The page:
The Libra project, which was announced in June last year, has faced hostility from the outset © REUTERS

The Facebook-led digital currency project Libra has announced a drastic downgrading of the scope of its initial vision, overhauling several elements of the project in an attempt to placate global regulators.

On Thursday, the 22-strong Libra Association, which lost a flurry of high-profile members last year over concerns that the initiative might hurt monetary stability or facilitate money-laundering, unveiled a substantially diminished “Libra 2.0”, designed to appease wary regulators. It added that it was still aiming to launch by the end of 2020. 

In particular, the association outlined plans to offer a set of digital versions of single currencies, such as a Libra dollar or a Libra euro, that would be fully backed one to one by cash or cash equivalents, plus support from a capital buffer.

It also said it would support central bank digital currencies, as central banks continue to circle the space. 

The shift follows a backlash from US watchdogs over its initial proposals to create a synthetic coin backed by a basket of currencies, which prompted concerns about foreign exchange risks and raised questions as to how such a basket would be weighted. Libra said it was still aiming to create a “multi-coin currency”, though this would be a “digital composite” of some of its existing single-currency coins. 

In a move that will irk diehard crypto enthusiasts, the association also said that it would forgo its ambitions to move to a fully “permissionless” system, in which anyone could participate and no single authority would have control, as was the original vision of bitcoin. 

The concessions come as Libra said it was formally starting the process of applying for a licence with the Financial Markets Supervisory Authority in Switzerland, where the non-profit group is based. On Tuesday, the G20’s Financial Stability Board published a report urging the world’s leading economies to redraw their policies to ensure that digital currencies, which can be sent cross-border, are fully regulated. 

To address money-laundering and terrorism financing concerns, Libra will set up a “financial intelligence unit” and vet digital wallets looking to build on the network, restricting unlicensed players from doing so, at least at first, according to its vice-chairman Dante Disparte. It would also bake compliance into the underlying technology, he said.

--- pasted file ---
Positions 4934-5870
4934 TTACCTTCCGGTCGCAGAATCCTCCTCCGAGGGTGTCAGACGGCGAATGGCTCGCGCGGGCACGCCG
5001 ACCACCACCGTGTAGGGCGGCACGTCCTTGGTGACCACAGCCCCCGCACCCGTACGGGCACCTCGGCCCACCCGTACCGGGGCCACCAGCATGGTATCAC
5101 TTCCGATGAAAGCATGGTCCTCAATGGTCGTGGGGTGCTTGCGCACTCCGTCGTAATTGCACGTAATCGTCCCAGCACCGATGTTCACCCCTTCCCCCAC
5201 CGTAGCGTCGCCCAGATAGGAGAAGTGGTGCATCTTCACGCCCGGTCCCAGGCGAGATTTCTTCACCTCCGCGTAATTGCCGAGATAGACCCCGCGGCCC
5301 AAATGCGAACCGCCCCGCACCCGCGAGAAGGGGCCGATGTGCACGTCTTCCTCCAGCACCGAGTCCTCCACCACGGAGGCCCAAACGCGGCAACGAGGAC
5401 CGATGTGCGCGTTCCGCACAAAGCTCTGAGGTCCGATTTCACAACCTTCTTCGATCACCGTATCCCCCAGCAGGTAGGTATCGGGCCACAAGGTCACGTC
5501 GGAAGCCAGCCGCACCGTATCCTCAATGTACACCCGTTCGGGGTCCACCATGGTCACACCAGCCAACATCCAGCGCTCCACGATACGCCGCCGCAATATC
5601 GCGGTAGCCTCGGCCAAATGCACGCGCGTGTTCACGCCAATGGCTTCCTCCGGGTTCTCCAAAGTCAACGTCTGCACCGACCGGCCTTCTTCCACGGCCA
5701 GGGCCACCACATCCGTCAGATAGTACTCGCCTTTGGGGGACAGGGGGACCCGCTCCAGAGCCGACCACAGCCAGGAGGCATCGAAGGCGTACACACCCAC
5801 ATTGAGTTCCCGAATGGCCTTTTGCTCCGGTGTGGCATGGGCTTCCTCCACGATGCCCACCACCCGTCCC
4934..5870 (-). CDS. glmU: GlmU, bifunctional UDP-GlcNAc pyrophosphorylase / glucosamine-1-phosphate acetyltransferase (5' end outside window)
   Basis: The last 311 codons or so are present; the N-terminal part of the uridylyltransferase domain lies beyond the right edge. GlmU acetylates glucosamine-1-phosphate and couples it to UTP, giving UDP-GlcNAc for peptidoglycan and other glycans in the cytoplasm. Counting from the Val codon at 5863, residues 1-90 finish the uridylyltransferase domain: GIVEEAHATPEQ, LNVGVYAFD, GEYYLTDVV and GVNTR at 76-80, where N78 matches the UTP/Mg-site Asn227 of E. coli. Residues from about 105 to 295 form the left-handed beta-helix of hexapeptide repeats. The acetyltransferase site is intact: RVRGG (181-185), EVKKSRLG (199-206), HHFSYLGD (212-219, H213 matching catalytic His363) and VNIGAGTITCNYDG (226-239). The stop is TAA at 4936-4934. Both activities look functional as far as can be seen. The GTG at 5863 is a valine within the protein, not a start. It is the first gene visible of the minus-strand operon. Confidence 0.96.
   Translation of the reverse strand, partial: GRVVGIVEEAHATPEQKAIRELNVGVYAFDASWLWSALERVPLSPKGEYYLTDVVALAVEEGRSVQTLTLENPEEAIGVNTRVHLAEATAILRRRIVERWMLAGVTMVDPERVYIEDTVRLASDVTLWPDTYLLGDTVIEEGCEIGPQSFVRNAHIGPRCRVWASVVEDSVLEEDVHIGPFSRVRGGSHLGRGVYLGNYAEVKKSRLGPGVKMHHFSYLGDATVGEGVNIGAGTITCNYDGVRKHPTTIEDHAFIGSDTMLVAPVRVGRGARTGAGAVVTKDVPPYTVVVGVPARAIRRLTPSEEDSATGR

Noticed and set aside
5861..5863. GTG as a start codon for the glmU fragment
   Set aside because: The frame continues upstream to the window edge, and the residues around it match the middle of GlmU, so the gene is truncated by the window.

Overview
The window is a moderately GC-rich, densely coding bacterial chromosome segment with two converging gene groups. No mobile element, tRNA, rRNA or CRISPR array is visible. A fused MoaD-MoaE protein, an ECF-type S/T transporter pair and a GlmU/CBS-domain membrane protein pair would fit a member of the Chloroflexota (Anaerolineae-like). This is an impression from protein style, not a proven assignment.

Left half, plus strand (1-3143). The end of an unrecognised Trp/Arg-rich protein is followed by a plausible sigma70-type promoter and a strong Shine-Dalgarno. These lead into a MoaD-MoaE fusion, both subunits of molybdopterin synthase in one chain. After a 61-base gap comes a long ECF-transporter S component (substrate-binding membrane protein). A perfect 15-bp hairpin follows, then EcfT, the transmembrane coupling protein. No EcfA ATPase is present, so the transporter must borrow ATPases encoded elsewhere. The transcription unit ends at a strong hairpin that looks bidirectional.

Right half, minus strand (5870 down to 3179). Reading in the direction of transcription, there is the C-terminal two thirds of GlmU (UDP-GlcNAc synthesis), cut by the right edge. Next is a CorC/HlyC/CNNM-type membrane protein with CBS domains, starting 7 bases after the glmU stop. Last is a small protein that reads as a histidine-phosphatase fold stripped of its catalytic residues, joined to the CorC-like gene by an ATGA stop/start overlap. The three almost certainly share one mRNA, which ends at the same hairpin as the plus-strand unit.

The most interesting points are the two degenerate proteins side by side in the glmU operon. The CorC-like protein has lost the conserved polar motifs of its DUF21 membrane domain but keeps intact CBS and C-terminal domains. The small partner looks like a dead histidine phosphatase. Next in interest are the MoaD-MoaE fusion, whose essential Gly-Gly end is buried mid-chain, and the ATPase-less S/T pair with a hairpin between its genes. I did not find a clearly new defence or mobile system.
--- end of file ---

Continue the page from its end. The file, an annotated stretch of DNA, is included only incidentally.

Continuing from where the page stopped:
“Our anticipation and hope is that by the end of 2020 the Libra payment system is licensed, live and operationally ready,” he added. 

Announced in June last year, the Libra project has faced hostility from the outset, including for its association with Facebook, which spearheaded the project but continues to battle privacy scandals. Mark Zuckerberg, Facebook’s chief executive, received a brutal grilling from Congress in October. 

Such fears have prompted eight of the project’s founding members including Visa, Vodafone, eBay and PayPal to withdraw their backing, raising questions over the its future.

The Libra association has since set about replenishing its numbers, announcing the addition of ecommerce group Shopify in February. It said on Thursday that it was still seeking to hire an independent head, an appointment that had been expected earlier this year, according to two people familiar with the situation. 

Thursday’s changes leave multiple questions unanswered. Some have raised fears that a move to single-currency coins could hit Libra and users looking to convert currencies with additional costs.

It is also unclear how capital buffers would be funded or by whom, and how the organisation would remain competitive if it had to pass on the costs of negative collateral rates to customers in the form of transaction fees.

This article has been amended to reflect the fact that Libra’s multi-coin currency will be available at the point of the project’s launch

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